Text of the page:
Even before the Warriors clenched this year's NBA Championship, the city of Oakland was preparing for a massive celebration.
Numerous city workers installed barriers along the winding parade route through the downtown and around one side of Lake Merritt, and hundreds of Oakland police officers signed up to work overtime to provide security for an estimated one million fans.
And Warriors owner Joe Lacob promised Oakland that the sports team would pay for the costly celebration.
But after 54 days of trying to confirm whether or not the Warriors reimbursed the city for its numerous expenditures on the parade, the Express
confirmed on Wednesday that the team hasn't yet paid.
"No payment has yet been made to the City," wrote Karen Boyd, spokesperson for Oakland's city administrator. Boyd said that the city is still "in conversation with the Warriors about parade-related costs."
There is also no evidence that the city has billed the Warriors for the costs of the huge celebration, which drew hundreds of thousands of people to the downtown area and Lake Merritt. Nor is there evidence that the city has figured out the total costs of putting on the parade.
The Warriors did not respond to repeated email and telephone requests to discuss the parade expenses incurred by the city.
filed a Public Records Act request on June 15 (the day of the parade) seeking information about how much the celebration cost the city, as well as any invoices submitted by Oakland to the Warriors, and copies of any payments the team has made to the city.
But according to the city, no such records exist.
The Oakland Police Department, however, provided records showing that 444 police officers worked overtime to provide security for the parade. It's unclear how much this extra police staffing cost taxpayers, but officers are paid 1.5 times their normal rate when working overtime.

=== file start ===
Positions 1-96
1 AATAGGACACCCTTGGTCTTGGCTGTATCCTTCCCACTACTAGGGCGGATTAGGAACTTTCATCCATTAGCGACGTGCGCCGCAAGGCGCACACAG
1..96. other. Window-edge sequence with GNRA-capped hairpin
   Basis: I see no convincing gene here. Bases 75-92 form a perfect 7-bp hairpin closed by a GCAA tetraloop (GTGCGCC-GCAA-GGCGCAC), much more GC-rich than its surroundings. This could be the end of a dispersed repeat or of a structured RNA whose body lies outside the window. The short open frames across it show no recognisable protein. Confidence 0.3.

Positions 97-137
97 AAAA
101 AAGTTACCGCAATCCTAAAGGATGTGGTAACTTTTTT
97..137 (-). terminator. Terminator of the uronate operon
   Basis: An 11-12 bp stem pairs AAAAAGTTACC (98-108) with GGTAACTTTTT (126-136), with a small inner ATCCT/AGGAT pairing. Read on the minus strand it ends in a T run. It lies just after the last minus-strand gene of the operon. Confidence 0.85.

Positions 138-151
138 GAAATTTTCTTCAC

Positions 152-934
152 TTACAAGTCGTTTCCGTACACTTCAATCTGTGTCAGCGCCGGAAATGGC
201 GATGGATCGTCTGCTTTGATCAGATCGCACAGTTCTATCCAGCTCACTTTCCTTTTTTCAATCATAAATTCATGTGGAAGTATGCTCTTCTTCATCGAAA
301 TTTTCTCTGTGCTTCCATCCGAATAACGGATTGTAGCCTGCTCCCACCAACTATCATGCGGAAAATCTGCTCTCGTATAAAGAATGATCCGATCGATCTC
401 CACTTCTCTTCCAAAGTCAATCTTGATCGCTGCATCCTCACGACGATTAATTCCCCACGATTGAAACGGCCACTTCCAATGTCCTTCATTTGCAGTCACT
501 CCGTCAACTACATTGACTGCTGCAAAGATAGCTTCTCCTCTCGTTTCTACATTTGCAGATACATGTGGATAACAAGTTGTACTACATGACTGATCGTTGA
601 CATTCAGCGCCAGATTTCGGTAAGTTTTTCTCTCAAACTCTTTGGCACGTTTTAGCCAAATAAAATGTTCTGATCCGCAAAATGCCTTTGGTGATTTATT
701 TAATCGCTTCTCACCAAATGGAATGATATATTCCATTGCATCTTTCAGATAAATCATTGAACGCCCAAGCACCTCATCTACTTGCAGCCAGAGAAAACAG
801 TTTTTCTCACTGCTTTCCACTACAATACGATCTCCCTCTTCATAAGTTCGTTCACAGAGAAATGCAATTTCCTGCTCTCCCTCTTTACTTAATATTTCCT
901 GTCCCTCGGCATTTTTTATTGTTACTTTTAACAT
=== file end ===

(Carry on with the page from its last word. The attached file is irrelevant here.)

The starting salary for an Oakland cop is more than $70,000, or about $33 per hour. So, a conservative estimate is that police security alone for the six-hour event cost more than $134,000. However, the total could be much higher because the average Oakland officer earns well above the department's starting pay.
OPD also spent $39,441 on vehicle rentals, and another $1,540 on bottled water, according to records.
Other city departments also incurred costs. Around 100 public works employees
set up and broke down eight miles of barriers and had to sweep up confetti along the entire route using twelve street sweepers.
In 2015, the city reported spending $137,000 on police and $106,000 on public works for the Warriors' parade
City officials have claimed that the celebrations are worth more than they cost because hundreds of thousands of visitors spend at local businesses like restaurants and stay in hotels, generating tax revenue. But Oakland has not attempted to gauge the economic impact of the Warriors parade and has no records measuring increased revenues, according to the city's finance department.